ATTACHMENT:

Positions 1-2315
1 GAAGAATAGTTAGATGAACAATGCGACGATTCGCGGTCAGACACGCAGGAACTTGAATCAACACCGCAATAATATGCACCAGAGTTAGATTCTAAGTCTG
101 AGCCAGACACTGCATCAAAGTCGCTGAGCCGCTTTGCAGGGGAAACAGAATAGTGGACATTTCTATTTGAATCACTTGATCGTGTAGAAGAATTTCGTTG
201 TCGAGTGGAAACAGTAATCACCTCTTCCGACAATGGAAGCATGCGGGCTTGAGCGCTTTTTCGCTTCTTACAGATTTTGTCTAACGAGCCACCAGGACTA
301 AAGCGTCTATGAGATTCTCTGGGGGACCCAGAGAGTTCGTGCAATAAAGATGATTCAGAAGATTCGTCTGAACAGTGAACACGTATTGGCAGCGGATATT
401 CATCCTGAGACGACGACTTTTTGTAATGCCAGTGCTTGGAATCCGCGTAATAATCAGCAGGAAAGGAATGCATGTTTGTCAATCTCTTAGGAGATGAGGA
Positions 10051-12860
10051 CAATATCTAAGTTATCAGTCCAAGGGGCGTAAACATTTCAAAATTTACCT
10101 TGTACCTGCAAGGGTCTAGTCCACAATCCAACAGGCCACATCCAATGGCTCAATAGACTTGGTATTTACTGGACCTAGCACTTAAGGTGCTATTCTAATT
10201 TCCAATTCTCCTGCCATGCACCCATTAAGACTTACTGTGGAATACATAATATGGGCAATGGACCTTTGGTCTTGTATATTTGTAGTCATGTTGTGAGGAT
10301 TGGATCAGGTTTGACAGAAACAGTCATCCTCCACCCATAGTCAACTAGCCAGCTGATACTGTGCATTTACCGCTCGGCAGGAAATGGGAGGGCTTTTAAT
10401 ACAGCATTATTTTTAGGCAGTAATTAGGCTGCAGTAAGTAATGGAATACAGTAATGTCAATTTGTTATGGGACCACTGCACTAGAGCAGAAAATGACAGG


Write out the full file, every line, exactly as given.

Positions 1-2315
1 GAAGAATAGTTAGATGAACAATGCGACGATTCGCGGTCAGACACGCAGGAACTTGAATCAACACCGCAATAATATGCACCAGAGTTAGATTCTAAGTCTG
101 AGCCAGACACTGCATCAAAGTCGCTGAGCCGCTTTGCAGGGGAAACAGAATAGTGGACATTTCTATTTGAATCACTTGATCGTGTAGAAGAATTTCGTTG
201 TCGAGTGGAAACAGTAATCACCTCTTCCGACAATGGAAGCATGCGGGCTTGAGCGCTTTTTCGCTTCTTACAGATTTTGTCTAACGAGCCACCAGGACTA
301 AAGCGTCTATGAGATTCTCTGGGGGACCCAGAGAGTTCGTGCAATAAAGATGATTCAGAAGATTCGTCTGAACAGTGAACACGTATTGGCAGCGGATATT
401 CATCCTGAGACGACGACTTTTTGTAATGCCAGTGCTTGGAATCCGCGTAATAATCAGCAGGAAAGGAATGCATGTTTGTCAATCTCTTAGGAGATGAGGA
Positions 10051-12860
10051 CAATATCTAAGTTATCAGTCCAAGGGGCGTAAACATTTCAAAATTTACCT
10101 TGTACCTGCAAGGGTCTAGTCCACAATCCAACAGGCCACATCCAATGGCTCAATAGACTTGGTATTTACTGGACCTAGCACTTAAGGTGCTATTCTAATT
10201 TCCAATTCTCCTGCCATGCACCCATTAAGACTTACTGTGGAATACATAATATGGGCAATGGACCTTTGGTCTTGTATATTTGTAGTCATGTTGTGAGGAT
10301 TGGATCAGGTTTGACAGAAACAGTCATCCTCCACCCATAGTCAACTAGCCAGCTGATACTGTGCATTTACCGCTCGGCAGGAAATGGGAGGGCTTTTAAT
10401 ACAGCATTATTTTTAGGCAGTAATTAGGCTGCAGTAAGTAATGGAATACAGTAATGTCAATTTGTTATGGGACCACTGCACTAGAGCAGAAAATGACAGG